Clint Eastwood on 2020 election: ‘The best thing we could do is just get Mike Bloomberg in there’


At the premiere of his new movie, “Sully,” director Clint Eastwood says the U. S. is too politcally correct, while star Tom Hanks talks about the extraordinary true story that inspired the film. (Sept. 7)

Clint Eastwood, who expressed support for President Donald Trump in the 2016 election, appears to be switching gears in 2020.

Eastwood, 89, said in a Wall Street Journal interview published Friday that he approves of “certain things that Trump’s done,” but wishes the president would act “in a more genteel way, without tweeting and calling people names. I would personally like for him to not bring himself to that level.”

“The politics has gotten so ornery,” Eastwood added. 

The actor and director did not explicitly announce a presidential endorsement, but said he thought “the best thing we could do is just get Mike Bloomberg in there.”

USA TODAY has reached out to Eastwood's representative for further comment. 

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In 2016, Eastwood told Esquire that if he had to pick between Hillary Clinton and Donald Trump, “I’d have to go for Trump.”

“He's just saying what's on his mind,” Eastwood said at the time about the president-to-be. “And sometimes it's not so good. And sometimes it's … I mean, I can understand where he's coming from, but I don't always agree with it.”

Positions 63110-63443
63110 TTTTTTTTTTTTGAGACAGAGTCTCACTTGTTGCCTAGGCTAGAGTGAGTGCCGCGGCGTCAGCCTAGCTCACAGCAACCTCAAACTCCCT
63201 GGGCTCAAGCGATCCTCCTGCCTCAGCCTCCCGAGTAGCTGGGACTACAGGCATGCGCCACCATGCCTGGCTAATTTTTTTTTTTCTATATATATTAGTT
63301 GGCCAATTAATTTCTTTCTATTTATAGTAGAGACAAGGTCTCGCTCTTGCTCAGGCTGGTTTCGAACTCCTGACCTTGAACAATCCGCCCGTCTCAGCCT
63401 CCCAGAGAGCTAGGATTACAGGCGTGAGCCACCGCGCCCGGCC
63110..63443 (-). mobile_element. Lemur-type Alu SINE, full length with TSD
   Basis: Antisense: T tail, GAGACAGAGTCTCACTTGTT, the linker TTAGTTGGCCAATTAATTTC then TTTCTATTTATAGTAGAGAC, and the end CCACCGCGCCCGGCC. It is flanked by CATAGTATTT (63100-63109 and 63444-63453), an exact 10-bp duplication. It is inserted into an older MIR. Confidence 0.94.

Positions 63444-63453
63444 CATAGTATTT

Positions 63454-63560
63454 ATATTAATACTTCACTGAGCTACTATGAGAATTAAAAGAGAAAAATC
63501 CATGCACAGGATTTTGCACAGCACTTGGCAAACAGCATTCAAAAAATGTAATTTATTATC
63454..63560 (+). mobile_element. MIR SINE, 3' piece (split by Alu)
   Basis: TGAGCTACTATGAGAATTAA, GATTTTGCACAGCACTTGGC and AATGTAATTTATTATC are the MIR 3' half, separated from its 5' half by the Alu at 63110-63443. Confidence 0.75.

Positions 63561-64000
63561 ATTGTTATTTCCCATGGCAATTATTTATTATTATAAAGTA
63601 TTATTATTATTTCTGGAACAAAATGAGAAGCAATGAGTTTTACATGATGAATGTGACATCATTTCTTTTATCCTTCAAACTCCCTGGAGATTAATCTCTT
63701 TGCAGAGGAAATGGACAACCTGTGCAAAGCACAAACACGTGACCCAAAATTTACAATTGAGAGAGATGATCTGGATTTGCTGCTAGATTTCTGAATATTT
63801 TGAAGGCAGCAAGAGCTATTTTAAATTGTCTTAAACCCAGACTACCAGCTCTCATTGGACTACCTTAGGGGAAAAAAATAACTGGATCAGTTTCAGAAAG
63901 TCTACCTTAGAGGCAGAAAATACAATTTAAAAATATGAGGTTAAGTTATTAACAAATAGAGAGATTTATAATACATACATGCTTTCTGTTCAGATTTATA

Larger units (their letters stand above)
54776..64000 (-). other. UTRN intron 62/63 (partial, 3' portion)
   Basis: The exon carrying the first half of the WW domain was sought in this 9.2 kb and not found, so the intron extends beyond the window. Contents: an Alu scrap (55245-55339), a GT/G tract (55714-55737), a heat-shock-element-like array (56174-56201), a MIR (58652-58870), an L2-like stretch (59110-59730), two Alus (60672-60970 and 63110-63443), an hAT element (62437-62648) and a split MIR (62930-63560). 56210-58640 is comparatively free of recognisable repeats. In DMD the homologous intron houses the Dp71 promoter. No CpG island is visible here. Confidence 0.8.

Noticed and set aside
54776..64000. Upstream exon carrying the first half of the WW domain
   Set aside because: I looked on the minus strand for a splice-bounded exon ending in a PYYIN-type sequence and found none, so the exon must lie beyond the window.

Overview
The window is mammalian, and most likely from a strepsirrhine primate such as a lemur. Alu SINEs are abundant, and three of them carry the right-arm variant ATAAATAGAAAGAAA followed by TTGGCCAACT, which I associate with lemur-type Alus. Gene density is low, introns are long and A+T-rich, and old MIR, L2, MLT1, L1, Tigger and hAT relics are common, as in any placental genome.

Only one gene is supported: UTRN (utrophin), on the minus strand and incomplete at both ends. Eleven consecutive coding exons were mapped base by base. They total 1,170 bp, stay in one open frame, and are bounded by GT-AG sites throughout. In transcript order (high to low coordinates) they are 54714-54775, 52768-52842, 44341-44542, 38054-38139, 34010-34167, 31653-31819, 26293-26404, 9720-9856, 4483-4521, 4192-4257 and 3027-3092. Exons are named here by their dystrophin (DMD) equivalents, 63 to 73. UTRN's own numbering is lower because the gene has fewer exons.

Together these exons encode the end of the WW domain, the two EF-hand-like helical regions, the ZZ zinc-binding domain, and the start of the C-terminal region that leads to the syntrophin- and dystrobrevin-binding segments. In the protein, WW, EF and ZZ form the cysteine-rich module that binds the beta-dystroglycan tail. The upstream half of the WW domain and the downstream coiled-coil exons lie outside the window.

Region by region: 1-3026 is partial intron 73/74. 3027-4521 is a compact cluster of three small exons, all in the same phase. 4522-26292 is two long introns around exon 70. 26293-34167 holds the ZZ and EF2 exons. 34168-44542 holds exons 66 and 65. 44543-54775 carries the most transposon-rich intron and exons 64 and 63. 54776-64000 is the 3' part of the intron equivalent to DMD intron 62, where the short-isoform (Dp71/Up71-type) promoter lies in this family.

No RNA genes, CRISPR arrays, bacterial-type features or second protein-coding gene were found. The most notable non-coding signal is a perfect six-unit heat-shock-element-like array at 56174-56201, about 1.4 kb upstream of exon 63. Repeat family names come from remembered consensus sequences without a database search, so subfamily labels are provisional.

He added to Esquire: “Secretly, everybody's getting tired of political correctness, kissing up. … Everybody’s walking on eggshells. We see people accusing people of being racist and all kinds of stuff. When I grew up, those things weren't called racist.”

Regarding where his political affiliations lie, Eastwood told the WSJ he's always in “a state of evolution” and described himself as a libertarian: “Somebody who has respect for other people’s ideas and is willing to learn constantly.”

Eastwood made headlines in 2012 for interviewing an empty chair representing President Obama during the Republican National Convention and served as mayor of Carmel-by-the-Sea, California.

“I was a Republican, but people never thought about their parties except at the national level,” Eastwood told the WSJ. “I drank a lot of tea and chatted with people. I told people ‘I’ll fix this, and I’ll fix that.’ ” 

Contributing: Natalie DiBlasio, USA TODAY


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